Wednesday, 16 September 2015

Bad Day at Black Rock

The news today that the world’s biggest brewing group, Anheuser-Busch InBev, has made a takeover bid for the world’s number two, SABMiller, might not have come as much of a surprise to industry analysts, as the deal has long been anticipated. A merged group would have a market value of around $275 billion at current prices.

A series of deals over the past decade have transformed AB InBev and SABMiller into the world’s two biggest brewers and the two, along with Heineken and Carlsberg,  produce half the world’s beer. If the deal goes through, the merged company would produce one third of the world's beer. A merger would combine AB InBev’s dominance of Latin America with SAB Miller's strong presence in the African market where it is dominant in 15 countries, and is represented in a further 21. Both continents are fast-growing markets.

AB InBev said it had approached
SABMiller's board about a "combination of the two companies". However, it added that there was no certainty the approach would lead to an offer or an agreement. Earlier, SABMiller said it had been informed that AB InBev was planning to make a bid, but that it had no details as yet

AB InBev and other top brewers are trying to move into new markets as they look to shrug off weakness in North America and Europe, where drinkers are increasingly moving either to craft beers, or to more traditional beers made by independent local producers. It is therefore somewhat ironic that the industry is looking to consolidate further, just as consumer tastes in beer are fragmenting.

For consumers in general the idea of such a merger is unwelcome to put it mildly, as it will inevitably lead to plant closures, culling of brands, job losses and other associated cost-savings. The knock on effect will ultimately mean less choice for the drinker and a loss of the heritage associated with any losses that occur as a result of this deal going through.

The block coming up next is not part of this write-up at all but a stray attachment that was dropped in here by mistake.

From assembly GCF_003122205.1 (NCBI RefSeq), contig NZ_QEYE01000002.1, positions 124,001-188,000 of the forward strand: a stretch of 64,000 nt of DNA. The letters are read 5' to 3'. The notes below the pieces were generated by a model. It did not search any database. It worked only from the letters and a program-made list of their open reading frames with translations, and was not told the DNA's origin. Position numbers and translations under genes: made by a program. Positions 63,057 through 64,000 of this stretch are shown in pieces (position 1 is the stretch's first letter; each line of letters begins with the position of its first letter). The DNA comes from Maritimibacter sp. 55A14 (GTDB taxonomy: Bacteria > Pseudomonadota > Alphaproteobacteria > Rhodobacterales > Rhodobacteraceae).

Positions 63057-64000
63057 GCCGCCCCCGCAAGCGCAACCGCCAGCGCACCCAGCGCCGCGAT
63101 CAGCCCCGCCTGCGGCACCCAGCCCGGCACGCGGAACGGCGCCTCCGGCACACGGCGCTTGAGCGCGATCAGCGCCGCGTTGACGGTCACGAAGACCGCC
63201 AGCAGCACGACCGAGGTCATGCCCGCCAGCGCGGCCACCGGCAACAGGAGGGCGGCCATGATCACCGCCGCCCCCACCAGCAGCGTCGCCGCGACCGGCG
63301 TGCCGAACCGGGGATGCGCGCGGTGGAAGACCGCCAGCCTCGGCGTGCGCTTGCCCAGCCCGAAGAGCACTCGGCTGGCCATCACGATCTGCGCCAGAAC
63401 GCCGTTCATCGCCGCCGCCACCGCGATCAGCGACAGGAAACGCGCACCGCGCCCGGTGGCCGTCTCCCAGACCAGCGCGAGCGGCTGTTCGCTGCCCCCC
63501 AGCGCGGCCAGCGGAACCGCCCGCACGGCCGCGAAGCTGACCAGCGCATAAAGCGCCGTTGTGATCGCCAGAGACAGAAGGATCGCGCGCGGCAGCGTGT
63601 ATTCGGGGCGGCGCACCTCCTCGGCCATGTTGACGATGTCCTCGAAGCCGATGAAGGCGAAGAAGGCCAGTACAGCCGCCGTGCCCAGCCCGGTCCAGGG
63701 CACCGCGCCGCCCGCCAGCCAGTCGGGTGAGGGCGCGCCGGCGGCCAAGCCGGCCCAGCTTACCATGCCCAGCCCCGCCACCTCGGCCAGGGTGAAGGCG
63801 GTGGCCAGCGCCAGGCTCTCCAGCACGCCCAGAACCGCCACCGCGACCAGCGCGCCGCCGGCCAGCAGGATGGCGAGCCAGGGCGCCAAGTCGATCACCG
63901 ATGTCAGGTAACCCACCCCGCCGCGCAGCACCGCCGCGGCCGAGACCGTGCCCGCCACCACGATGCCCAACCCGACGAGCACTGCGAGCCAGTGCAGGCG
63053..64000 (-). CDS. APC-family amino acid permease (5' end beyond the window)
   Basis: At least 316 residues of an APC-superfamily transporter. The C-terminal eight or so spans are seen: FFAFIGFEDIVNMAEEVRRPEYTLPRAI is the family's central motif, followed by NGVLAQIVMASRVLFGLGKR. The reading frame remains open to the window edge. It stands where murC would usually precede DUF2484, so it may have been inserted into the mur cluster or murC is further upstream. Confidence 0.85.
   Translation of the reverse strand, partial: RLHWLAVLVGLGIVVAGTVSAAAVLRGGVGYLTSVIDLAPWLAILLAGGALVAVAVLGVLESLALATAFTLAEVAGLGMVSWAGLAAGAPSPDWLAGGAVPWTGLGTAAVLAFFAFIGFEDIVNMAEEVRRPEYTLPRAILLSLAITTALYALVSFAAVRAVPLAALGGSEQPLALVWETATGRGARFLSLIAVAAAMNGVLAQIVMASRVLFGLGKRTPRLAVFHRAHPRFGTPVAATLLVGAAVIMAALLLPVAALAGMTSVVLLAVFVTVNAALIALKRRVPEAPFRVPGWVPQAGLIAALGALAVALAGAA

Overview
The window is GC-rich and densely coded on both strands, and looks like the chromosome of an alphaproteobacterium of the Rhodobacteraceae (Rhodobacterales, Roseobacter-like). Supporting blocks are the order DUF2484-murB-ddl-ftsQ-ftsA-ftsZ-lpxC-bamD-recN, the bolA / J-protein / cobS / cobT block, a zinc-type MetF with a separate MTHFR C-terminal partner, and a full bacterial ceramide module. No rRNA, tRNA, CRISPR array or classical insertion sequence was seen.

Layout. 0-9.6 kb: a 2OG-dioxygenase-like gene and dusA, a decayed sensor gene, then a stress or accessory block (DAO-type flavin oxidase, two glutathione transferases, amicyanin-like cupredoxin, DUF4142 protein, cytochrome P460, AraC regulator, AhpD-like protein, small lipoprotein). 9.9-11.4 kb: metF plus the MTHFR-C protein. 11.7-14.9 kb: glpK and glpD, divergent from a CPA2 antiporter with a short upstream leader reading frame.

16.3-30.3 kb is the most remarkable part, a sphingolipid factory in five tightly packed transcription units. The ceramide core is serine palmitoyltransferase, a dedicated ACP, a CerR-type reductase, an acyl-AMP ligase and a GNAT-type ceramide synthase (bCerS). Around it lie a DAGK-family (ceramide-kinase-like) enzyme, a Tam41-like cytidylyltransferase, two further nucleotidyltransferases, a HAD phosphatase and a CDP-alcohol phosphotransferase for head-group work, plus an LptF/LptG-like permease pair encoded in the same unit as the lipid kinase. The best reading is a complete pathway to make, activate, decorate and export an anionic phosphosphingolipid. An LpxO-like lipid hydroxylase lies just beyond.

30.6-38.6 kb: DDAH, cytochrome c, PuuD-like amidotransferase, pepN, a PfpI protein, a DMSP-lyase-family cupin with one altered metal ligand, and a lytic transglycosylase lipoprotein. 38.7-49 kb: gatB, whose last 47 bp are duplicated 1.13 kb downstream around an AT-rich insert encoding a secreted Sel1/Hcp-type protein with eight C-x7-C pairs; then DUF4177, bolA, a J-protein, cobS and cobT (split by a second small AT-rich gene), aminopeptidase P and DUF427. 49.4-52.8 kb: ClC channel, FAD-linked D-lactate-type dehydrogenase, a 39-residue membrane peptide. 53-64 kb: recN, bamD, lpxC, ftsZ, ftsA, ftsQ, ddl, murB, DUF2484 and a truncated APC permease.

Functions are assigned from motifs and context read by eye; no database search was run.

Sources: BBC News; Financial Times; Reuters.

AB InBev is the largest brewing group in the world and includes Budweiser, Stella Artois and Corona amongst its brands. The group is controlled by 3G Capital, a private equity fund run by a group of Brazilian investors.

SABMiller is the world’s number two brewer and maker of more than 200 beers including Peroni, Grolsch, Pilsner Urquell and, most recently, Meantime of Greenwich.


Neville Grundy said...

The BBC described SABMiller as a British company, which is stretching a point: perhaps they don't realise that SAB stands for South African Breweries. I dislike ever larger mega-corporations because the consequences always include a worse deal for the public, local products displaced by insipid international brands and job losses on a large scale.

Any real ale or craft beer drinkers who wonder "What's this got to do with us?" should remember Sharps (owned by Coors) and Meantime (owned by SABMiller).

Paul Bailey said...

You are right Nev; SAB is South African, and Miller are American. Perhaps the company headquarters is in Britain? Whichever way you look at it, this is a bad deal, not just for consumers, but for brewery workers and local economies in many parts of the world.

I speak from personal experience, as I’ve been made redundant several times, following mergers and/or takeovers.